24. The green eyed “Afghan Girl” by Steve McCurry, 1984.
25. The most star-studded selfie you could ever imagine. The photo was snapped by Bradley Cooper and uploaded by Ellen DeGeneres in 2014, to be retweeted more than 3 million times.
26. “Wait for me, Daddy!” – A Canadian father’s child runs after him as he enlists for war, 1940. Photograph by Claude P. Dettloff.
27. “The big three” (Winston Churchill, Franklin D. Roosevelt, and Joseph Stalin) meet for the Tehran conference in 1943. The photographer is unknown.
28. “War is Hell” – by Horst Faas in 1965, Vietnam. Enough said.
29. “Dali Atomicus” – 1948. A portrait of Salvador Dali in the style of his paintings, by Philippe Halsman.
30. The earliest surviving photo ever taken, courtesy of Joseph Nicéphore Niépce. It shows a view from a window at Le Gras, France, in 1826.
31. The first medical X-ray image by Willhelm Röntgen in 1895, it features his wife’s hand.
32. “Cotton Mill Girl”, Photographed in 1908 by Lewis Hine. His goal was to highlight the horrors of child labour, and he was largely successful.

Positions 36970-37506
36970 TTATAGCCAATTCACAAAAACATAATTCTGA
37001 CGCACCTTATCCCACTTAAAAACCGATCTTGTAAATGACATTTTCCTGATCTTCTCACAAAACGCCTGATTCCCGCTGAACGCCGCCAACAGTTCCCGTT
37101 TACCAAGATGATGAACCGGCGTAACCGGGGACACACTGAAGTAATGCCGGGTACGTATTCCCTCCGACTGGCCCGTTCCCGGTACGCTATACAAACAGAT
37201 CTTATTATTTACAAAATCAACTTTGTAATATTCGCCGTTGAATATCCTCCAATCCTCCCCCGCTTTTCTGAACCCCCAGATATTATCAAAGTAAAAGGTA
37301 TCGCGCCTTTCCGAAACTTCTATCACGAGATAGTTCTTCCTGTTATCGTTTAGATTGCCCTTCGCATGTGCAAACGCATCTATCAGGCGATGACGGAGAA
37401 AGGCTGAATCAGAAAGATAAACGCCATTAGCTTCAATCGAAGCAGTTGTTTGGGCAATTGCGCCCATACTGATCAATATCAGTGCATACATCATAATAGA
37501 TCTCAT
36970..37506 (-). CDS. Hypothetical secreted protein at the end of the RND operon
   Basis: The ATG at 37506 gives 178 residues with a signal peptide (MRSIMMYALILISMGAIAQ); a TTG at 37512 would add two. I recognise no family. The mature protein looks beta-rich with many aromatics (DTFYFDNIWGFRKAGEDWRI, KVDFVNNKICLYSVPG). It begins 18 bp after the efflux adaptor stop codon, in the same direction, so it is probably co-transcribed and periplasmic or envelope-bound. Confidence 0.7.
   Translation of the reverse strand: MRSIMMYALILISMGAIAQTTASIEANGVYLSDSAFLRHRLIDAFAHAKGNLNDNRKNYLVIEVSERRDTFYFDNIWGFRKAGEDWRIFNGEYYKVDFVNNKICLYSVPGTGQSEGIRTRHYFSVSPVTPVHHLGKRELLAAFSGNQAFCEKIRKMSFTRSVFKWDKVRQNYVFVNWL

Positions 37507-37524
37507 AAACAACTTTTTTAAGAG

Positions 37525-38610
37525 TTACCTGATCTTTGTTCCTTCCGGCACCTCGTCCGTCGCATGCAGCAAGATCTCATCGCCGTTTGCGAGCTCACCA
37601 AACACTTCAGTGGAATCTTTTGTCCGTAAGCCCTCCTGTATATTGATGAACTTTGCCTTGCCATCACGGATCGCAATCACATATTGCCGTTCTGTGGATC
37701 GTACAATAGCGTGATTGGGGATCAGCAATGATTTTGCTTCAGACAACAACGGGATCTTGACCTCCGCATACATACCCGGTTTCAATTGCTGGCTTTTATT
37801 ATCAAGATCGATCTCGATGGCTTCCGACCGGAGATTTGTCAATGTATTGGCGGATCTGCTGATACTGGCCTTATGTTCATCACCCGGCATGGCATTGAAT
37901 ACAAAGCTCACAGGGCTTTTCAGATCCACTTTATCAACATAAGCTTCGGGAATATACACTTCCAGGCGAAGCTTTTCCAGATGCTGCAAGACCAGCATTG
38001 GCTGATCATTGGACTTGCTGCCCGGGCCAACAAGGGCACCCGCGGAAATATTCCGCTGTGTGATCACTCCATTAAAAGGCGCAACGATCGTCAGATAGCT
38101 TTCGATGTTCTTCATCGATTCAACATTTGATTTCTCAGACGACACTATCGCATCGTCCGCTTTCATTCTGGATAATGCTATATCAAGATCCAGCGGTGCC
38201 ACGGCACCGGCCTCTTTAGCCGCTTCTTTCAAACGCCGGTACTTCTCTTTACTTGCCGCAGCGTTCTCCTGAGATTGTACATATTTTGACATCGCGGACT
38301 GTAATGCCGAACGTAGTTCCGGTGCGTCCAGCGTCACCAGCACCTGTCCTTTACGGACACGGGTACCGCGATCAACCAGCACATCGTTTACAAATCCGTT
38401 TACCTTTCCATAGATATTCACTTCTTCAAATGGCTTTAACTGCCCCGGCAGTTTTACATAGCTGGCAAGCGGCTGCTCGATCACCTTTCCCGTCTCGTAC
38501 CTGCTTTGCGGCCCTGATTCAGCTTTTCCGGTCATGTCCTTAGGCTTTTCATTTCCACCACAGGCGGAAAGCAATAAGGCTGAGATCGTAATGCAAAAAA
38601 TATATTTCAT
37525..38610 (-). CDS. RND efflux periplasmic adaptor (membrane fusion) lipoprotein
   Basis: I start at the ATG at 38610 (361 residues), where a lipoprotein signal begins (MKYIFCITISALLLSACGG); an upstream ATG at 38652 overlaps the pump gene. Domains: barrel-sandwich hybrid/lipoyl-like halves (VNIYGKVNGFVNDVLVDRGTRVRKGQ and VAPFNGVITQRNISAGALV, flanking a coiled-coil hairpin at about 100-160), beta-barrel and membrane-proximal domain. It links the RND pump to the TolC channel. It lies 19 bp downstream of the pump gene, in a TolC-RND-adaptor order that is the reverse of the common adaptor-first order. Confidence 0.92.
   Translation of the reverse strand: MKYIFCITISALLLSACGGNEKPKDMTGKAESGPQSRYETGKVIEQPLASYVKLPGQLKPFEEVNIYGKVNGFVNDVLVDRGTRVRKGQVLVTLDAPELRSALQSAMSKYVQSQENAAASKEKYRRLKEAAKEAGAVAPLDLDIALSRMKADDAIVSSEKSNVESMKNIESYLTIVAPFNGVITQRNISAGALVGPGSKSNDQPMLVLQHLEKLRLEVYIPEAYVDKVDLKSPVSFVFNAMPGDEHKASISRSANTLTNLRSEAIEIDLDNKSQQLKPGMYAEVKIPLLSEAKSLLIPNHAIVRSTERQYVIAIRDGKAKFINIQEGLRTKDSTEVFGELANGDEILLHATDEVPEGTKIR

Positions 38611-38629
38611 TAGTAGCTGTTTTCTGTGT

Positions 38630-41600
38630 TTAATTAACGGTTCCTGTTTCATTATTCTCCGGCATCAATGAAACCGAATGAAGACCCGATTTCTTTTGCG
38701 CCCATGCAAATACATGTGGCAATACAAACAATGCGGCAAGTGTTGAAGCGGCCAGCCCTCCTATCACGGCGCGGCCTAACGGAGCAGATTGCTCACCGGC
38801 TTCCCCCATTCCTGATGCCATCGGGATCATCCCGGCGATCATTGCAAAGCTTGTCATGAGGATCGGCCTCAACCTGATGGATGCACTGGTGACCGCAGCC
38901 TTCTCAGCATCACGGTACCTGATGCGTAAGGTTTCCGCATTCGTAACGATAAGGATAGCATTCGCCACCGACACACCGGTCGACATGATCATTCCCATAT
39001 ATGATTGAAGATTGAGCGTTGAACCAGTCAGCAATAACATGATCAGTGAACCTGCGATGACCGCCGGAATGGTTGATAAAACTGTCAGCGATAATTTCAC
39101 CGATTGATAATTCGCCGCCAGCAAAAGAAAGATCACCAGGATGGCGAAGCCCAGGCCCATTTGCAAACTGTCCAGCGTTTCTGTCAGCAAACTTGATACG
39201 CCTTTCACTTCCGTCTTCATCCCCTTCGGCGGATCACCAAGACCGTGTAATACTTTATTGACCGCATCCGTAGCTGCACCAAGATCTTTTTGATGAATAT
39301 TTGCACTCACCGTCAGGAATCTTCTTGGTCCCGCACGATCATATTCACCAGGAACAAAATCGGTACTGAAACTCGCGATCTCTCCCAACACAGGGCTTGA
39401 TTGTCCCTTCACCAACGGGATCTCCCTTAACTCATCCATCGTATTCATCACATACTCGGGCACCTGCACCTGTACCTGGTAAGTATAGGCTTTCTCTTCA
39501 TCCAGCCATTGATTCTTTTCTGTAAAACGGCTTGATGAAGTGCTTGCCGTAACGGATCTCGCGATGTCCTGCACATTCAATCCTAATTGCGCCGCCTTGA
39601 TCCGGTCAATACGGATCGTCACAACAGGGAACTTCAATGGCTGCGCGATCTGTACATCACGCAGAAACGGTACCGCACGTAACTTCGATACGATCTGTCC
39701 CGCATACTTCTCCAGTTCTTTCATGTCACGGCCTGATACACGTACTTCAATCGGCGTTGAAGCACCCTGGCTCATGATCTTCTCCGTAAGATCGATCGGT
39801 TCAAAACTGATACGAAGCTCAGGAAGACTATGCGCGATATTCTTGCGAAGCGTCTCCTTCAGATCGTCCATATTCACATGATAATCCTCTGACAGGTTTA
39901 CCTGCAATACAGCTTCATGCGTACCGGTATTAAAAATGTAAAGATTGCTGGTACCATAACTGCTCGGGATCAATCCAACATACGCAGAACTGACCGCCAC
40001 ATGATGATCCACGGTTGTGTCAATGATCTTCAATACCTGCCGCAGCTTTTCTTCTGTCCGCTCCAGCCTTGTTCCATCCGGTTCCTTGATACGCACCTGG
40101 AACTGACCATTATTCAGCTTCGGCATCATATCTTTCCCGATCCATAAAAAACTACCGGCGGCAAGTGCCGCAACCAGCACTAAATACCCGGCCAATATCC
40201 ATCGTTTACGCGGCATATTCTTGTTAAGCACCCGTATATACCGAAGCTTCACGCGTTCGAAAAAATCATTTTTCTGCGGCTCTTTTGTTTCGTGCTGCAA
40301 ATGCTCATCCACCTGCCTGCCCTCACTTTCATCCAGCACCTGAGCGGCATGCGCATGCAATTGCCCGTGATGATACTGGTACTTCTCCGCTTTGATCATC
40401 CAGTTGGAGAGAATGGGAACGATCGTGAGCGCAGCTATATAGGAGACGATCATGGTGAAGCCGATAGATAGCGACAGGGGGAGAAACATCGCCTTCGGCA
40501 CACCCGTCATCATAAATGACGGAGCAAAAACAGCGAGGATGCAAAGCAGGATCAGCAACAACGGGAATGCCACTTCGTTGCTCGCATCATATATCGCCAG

33. Gandhi is pictured with his spinning wheel in 1946, by Margaret Bourke-White.
34. The first camera phone picture. Creator Phillip Kahn pictures his new born daughter, Sophie, in 1997.
35. “99 Cent” (taken in 1999 by Andreas Gursky) consists of different shots melded together.
36. A portrait of Sir Winston Churchill in 1941, the photographer (Yousuf Karsh) had just taken Churchill’s cigar away from him for a better shot, leading to his iconic scowl.
37. A Jewish boy surrenders in Warsaw, 1943. The photographer remains unknown.
38. A fire escape collapse in 1975, by Stanley Forman, it won World Press Photo of the Year.
39. The Beatles’ pillow fight in Paris, just before they shot to fame in 1964. The fun moment was captured by Harry Benson.